“Why is my baby crying so much? Is it normal? What can I do about it?”

It’s a rite of passage for all new parents – the baby starts wailing in the middle of the night and no amount of rocking, shushing or soothing seems to help. For decades, these unexplained crying spells were thought to be symptoms of colic or perhaps simply the product of a sour disposition. But new lines of thinking in recent years have shown that all babies go through a phase of excessive crying, some more so than others, and parents need more education about how to cope with this difficult period in an infant’s life.

A normal part of baby’s development

In recent years, Children’s Memorial Hermann Hospital has provided educational resources to moms and dads with babies in the Neonatal Intensive Care Unit (NICU) to help them better understand how to manage these excessive crying episodes which have been shown to trigger frustration in parents. The program, called the Period of PURPLE Crying®, offers information and resources for new parents to understand this phase, which usually begins around 2 weeks of age and can last until 5 months old.

“New parents may not realize that this is a normal part of an infant’s development and they can easily become overwhelmed, upset or even angry during these inconsolable crying sessions,” said Dr. Rebecca Girardet, Director of the Division of Child Protection Pediatrics at Children’s Memorial Hermann Hospital and McGovern Medical School at UTHealth. “Unfortunately, this is when tragedy can strike, including shaking or other forms of abuse. This educational program aims to help parents understand that this phase of an infant’s development has a beginning, but even more importantly, that it has an end, too.”

Raising awareness to help prevent tragedies

As Children’s Memorial Hermann Hospital works to raise awareness about child abuse during the month of April, which has been designated National Child Abuse Prevention Month, it’s important to note that abusive head trauma is the leading cause of deaths from physical child abuse in the United States, according to the National Center on Shaken Baby Syndrome. Babies are more vulnerable to serious injuries from shaking because they have weak neck muscles, large and heavy heads, and fragile, underdeveloped brains, according to the Center. It is most likely to occur in babies who are 6 months old or younger, and is closely tied to excessive crying, the Center states.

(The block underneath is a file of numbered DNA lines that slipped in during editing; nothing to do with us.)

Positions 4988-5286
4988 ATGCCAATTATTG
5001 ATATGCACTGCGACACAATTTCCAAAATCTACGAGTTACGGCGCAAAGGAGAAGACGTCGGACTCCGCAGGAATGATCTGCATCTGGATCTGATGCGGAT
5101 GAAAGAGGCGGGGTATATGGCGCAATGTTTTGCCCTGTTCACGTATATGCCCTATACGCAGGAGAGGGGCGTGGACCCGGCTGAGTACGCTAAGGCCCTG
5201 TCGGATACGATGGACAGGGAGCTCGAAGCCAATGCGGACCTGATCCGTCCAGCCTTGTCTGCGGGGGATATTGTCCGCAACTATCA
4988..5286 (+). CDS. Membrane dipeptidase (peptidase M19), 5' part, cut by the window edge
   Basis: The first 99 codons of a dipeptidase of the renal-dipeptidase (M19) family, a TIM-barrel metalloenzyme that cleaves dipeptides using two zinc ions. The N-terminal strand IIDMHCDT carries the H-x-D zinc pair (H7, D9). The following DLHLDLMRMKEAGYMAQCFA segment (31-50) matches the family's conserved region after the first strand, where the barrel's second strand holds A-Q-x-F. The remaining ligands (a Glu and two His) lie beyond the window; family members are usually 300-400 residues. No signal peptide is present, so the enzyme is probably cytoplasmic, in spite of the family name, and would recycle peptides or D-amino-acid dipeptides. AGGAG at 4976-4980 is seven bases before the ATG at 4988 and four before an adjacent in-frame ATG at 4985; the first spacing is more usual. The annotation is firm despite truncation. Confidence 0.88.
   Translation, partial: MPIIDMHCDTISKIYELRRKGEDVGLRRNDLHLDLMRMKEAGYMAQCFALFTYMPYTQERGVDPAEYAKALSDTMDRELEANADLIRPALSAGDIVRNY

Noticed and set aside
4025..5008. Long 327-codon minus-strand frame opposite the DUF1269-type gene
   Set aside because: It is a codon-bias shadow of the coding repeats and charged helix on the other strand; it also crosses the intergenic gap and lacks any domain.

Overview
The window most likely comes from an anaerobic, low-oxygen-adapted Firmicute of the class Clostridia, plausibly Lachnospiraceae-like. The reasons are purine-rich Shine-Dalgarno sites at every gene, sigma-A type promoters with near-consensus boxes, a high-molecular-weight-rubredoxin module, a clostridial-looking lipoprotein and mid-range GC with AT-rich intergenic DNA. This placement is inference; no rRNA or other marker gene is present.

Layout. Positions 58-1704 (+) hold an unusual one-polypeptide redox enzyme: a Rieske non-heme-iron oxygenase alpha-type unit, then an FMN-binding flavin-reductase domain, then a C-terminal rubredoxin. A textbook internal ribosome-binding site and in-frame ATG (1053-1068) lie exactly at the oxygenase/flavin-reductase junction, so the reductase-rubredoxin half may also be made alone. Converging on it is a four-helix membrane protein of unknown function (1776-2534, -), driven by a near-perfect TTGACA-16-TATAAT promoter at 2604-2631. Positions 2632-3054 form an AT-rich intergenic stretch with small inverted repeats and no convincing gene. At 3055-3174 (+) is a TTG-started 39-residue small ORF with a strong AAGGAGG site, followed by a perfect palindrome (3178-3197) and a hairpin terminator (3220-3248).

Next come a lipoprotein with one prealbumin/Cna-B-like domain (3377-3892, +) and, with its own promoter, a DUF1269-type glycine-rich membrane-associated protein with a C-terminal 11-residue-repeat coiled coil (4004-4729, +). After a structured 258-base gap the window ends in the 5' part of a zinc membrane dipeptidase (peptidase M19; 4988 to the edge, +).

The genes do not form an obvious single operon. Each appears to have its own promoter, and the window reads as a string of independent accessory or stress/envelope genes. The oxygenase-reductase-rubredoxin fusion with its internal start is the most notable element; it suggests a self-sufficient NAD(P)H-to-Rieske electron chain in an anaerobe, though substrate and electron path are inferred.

The Center has been a big proponent of the Period of PURPLE Crying, which it describes as an evidence-based tool to support parents and caregivers in understanding increases in infant crying and to reduce the incidence of abusive head trauma.

The “purple” in the program’s name does not refer to the way a child looks during these episodes, but rather is an acronym designed to help parents remember how to identify and cope with this phase.

Researchers are testing the PURPLE program’s effectiveness.

Dr. Girardet and her team recently launched a research project to gather data about the program’s effectiveness in our community as they consider further expansion plans. All parents of newborns at Children’s Memorial Hermann Hospital now receive the educational resources as part of the study phase, and the early data shows good results, Dr. Girardet said.

“Parents really seem to like the program and initial results indicate that it appears to be effective,” she said. “We are heartened, so far, by what we’ve seen in our own patient population and we are excited about the possibility of rolling it out to an even bigger population as part of our ongoing efforts to curb the sad reality of child abuse in our community.”

In commemoration of National Child Abuse Prevention Month, Children’s Memorial Hermann Hospital is dedicated to raising awareness about child abuse and working with community partners to help stop this epidemic. Learn more about the efforts to stop maltreatment before it occurs.

To learn more about ways to keep your child healthy, visit Children’s Memorial Hermann Hospital

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Tashika Varma